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I know there are several topics about this question, but I want to specifiy what Iam looking for.

So I learned OpenGL and got the basics of shaders (programmable pipeline), vertex buffers, index buffers, all together so called "Modern OpenGL".

Iam interested if such a term exists for DirectX.

There are several opinions about which DirectX version to choose. 9 does run on nearly all Windows PCs, while 11 is limited to newer GPUs and Windows Vista+.

My GPU supports 9, while my OS supports 11. Should I choose software accelerated 11 or hardware accelerated 9?

Is DirectX9 is something like deprecated OpenGL? So if I learn DirectX9 instead of 11, is it wasted time or is it usable? In other words. Does DirectX9 offer what modern OpenGL offers?

If so, which sources (tutorials/books/videos) should I use to get the basic skills of using shaders, buffer etc. in DirectX? For example in one tutorial I found this line: d3dDevice->BeginScene(); And it very much reminded me of deprecated OpenGL. I don't want to learn cutting edge DirectX, but I want to make a good trade between compatibility and modern concepts.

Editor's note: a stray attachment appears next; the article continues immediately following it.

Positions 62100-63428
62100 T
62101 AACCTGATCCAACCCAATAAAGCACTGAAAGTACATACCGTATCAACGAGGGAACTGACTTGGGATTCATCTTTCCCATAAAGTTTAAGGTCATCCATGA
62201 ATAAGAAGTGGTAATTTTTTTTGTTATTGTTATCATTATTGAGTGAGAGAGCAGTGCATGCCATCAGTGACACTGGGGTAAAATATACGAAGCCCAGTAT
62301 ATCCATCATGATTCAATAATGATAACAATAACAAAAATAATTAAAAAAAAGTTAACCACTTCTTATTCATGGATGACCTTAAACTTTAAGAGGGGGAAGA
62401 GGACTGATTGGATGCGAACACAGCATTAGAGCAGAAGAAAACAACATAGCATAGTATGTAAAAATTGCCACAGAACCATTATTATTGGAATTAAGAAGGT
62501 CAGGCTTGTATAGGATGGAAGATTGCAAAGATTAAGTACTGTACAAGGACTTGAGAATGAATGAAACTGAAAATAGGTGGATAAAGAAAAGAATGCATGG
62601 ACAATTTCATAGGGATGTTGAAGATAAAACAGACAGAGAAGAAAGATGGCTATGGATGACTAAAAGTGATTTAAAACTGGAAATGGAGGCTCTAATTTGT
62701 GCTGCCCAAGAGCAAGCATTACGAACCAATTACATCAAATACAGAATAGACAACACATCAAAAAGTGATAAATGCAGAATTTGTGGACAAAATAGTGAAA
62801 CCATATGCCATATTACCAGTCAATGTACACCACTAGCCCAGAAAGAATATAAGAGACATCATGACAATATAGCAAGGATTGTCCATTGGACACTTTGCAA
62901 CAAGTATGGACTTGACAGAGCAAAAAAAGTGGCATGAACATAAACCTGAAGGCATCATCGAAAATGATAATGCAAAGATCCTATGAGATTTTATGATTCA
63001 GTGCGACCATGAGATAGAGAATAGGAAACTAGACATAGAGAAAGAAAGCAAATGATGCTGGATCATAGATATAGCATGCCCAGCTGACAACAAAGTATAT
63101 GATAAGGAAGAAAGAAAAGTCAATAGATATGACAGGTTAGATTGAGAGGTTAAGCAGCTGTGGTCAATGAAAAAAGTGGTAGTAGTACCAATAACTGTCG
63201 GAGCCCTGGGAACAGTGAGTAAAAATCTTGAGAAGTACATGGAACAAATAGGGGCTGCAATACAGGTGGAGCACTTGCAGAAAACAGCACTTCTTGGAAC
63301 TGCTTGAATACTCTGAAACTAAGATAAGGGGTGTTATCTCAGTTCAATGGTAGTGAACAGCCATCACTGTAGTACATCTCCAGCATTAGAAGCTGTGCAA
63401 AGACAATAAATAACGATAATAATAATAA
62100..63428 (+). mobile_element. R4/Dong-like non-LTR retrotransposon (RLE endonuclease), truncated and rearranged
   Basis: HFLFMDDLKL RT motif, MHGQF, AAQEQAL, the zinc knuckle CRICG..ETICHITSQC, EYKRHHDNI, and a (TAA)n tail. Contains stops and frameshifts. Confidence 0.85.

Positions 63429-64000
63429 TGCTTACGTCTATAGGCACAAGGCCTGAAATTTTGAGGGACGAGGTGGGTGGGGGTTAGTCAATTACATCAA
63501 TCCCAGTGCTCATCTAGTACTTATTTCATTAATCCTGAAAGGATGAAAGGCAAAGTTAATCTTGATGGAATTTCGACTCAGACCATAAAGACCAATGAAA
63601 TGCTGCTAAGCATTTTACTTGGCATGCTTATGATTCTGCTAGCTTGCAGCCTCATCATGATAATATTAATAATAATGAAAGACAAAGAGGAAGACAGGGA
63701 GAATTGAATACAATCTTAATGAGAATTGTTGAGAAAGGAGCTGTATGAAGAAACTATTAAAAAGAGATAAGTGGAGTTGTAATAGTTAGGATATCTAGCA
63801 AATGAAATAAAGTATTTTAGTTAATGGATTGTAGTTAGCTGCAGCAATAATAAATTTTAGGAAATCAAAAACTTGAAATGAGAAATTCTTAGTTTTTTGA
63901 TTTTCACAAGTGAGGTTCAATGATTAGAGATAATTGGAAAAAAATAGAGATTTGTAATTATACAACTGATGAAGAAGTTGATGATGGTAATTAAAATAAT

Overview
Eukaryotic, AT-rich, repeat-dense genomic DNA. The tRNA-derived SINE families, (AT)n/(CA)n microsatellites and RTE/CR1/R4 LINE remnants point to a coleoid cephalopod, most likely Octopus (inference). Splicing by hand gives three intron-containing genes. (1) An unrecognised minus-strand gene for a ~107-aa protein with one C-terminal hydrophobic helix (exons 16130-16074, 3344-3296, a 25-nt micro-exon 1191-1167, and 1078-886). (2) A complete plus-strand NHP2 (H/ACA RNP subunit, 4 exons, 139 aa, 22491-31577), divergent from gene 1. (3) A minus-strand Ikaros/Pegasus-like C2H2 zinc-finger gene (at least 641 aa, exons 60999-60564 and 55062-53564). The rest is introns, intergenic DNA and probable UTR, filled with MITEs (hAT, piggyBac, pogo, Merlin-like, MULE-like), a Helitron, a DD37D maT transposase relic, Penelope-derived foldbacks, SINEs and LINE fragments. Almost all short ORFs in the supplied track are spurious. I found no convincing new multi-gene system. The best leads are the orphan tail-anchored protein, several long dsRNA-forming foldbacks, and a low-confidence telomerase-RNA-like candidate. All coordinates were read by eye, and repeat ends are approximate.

In an other thread I found this book:

But Iam a little bit scared if I waste my time on deprecated old stuff.

To sum up, I need some help, I really can't make a picture of which way to go.

I hope you get my points.

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closed as off-topic by Bill the Lizard Jan 16 '14 at 4:05

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2 Answers 2

up vote 8 down vote accepted

I would recommend you download the DirectX SDK June 2010.

DirectX allows you to pick what version of DirectX you want to use while creating the device, so don't worry about that.

This is done in the D3D11CreateDeviceAndSwapChain in the D3D_FEATURE_LEVEL.

A pointer to an array of D3D_FEATURE_LEVELs, which determine the order of feature levels to attempt to create.

What I would recommend you do is download the DirectX SDK June 2010 and check out some the samples that comes with it. Than you should decide how you want to move forward.

For books I would recommend Introduction to 3D Game Programming with DirectX 11 or DirectX 10 or Directx 9. Which ever version you decide to go with.

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I'll go with the 9.0c version of the book. Maybe not the most professional choice, but I wont target high-end graphics anyway, so 9.0c should do the job. – DonCalito Mar 6 '13 at 19:58

I would not try to code DirectX 11 using a CPU that doesn't have hardware support for it. It will be all but a pleasant experience. Instead I would either buy a new graphics card (doesn't have to be very expensive), or code in DirectX 9.

The backside to coding in DirectX 9 is that it is very different from 10/11. So, learning 9 really doesn't do you much if you one day want to learn 10/11, except for the real basics.

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